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  • Author: Mark K. Buyyounouski x
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Natasha C. Townsend, Karen Ruth, Tahseen Al-Saleem, Eric M. Horwitz, Mark Sobczak, Robert G. Uzzo, Rosalia Viterbo and Mark K. Buyyounouski

This study attempted to determine whether the Gleason score (GS) assigned at a comprehensive cancer center better predicts risk of biochemical failure (BF) after prostate radiotherapy compared with the GS of the referring institution (RI). Between 1994 and 2007, 1649 men received radiotherapy for prostate cancer at Fox Chase Cancer Center (FCCC). The Cox proportional hazard regression was used for inferences about the relationship of time to BF and GS. Harrell’s C-index (HCI) was used to assess concordance in the Cox regression between predicted and observed events. The discordance rate was 26% for any change in either major or minor Gleason pattern. In the RI GS 2 through 6 group, 79 (8%) patients were upgraded to GS 7. Twenty percent of patients with RI GS 7 were downgraded and 2% were upgraded. In the RI GS 8 through 9 group, 58% were downgraded to GS 6 (12%) or GS 7 (88%). The FCCC GS altered the NCCN risk group assignment in 144 men (9%): 92 (64%) men to lower risk and 52 (36%) to higher risk. FCCC GS was a stronger predictor of BF; the hazard ratios for GS 2 through 6 (ref), 3+4, 4+3, and 8 through 9 were 1.00 (ref), 1.82, 4.14, and 2.92, respectively. In contrast, the hazard ratios for the RI GS were 1.00 (ref), 1.53, 2.44, and 1.76, respectively. FCCC GS (HCI=0.76) had improved performance compared with RI GS (HCI=0.74). Changes in GS were common and the GS assigned by a comprehensive cancer center provided better BF risk stratification and prognostication for patients. Changes in GS may impact treatment recommendations in 9% to 26% of patients.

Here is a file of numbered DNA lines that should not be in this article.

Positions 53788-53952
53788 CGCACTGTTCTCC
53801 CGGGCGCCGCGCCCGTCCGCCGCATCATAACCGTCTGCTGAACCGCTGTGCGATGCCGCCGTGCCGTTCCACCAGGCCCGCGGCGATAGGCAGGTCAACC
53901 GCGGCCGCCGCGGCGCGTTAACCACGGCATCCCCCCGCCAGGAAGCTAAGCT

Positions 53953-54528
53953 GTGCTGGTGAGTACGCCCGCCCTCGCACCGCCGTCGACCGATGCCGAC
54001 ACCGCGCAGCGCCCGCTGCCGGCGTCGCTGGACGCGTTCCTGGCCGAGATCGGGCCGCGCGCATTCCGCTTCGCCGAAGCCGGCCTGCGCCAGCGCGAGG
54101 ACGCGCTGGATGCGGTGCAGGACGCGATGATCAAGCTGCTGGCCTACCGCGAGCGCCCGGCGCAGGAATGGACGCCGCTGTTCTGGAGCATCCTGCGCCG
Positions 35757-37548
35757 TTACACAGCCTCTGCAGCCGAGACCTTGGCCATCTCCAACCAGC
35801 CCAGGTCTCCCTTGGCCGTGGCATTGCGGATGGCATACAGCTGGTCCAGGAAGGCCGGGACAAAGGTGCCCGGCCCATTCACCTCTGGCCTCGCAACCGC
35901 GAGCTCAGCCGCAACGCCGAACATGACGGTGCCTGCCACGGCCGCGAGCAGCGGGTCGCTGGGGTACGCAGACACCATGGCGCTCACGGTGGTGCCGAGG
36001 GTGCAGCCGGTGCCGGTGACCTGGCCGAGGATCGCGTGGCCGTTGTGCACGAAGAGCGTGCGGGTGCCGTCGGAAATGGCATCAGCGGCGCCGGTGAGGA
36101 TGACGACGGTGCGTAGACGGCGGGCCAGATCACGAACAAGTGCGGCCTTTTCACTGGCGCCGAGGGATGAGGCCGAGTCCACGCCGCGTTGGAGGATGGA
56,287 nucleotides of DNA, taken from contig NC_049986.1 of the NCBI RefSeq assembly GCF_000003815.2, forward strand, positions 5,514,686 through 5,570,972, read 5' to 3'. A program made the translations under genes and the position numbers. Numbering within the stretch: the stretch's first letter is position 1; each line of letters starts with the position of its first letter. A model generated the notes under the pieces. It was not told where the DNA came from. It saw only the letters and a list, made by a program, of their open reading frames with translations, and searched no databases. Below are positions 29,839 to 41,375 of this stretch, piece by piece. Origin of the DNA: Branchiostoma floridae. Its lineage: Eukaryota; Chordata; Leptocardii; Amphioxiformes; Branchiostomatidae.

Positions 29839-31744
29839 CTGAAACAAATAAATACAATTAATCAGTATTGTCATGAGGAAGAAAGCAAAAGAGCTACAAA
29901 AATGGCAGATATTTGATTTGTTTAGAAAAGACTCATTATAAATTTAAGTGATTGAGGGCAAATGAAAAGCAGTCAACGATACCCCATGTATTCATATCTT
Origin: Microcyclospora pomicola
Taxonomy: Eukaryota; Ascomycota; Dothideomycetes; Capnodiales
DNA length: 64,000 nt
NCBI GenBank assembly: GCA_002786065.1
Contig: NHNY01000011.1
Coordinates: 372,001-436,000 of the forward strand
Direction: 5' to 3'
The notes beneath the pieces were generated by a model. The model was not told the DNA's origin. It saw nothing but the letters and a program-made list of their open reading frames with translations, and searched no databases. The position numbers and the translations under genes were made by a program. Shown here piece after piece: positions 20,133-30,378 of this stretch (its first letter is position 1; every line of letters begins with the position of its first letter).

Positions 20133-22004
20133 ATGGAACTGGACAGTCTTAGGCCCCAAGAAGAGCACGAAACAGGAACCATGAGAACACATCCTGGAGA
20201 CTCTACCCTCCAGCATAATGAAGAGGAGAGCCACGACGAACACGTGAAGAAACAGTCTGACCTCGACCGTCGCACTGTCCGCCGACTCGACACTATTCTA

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Robert J. Motzer, Neeraj Agarwal, Clair Beard, Sam Bhayani, Graeme B. Bolger, Mark K. Buyyounouski, Michael A. Carducci, Sam S. Chang, Toni K. Choueiri, Shilpa Gupta, Steven L. Hancock, Gary R. Hudes, Eric Jonasch, Timothy M. Kuzel, Clayton Lau, Ellis G. Levine, Daniel W. Lin, Kim A. Margolin, M. Dror Michaelson, Thomas Olencki, Roberto Pili, Thomas W. Ratliff, Bruce G. Redman, Cary N. Robertson, Charles J. Ryan, Joel Sheinfeld, Jue Wang and Richard B. Wilder

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Philippe E. Spiess, Neeraj Agarwal, Rick Bangs, Stephen A. Boorjian, Mark K. Buyyounouski, Peter E. Clark, Tracy M. Downs, Jason A. Efstathiou, Thomas W. Flaig, Terence Friedlander, Richard E. Greenberg, Khurshid A. Guru, Noah Hahn, Harry W. Herr, Christopher Hoimes, Brant A. Inman, Masahito Jimbo, A. Karim Kader, Subodh M. Lele, Joshua J. Meeks, Jeff Michalski, Jeffrey S. Montgomery, Lance C. Pagliaro, Sumanta K. Pal, Anthony Patterson, Elizabeth R. Plimack, Kamal S. Pohar, Michael P. Porter, Mark A. Preston, Wade J. Sexton, Arlene O. Siefker-Radtke, Guru Sonpavde, Jonathan Tward, Geoffrey Wile, Mary A. Dwyer and Lisa A. Gurski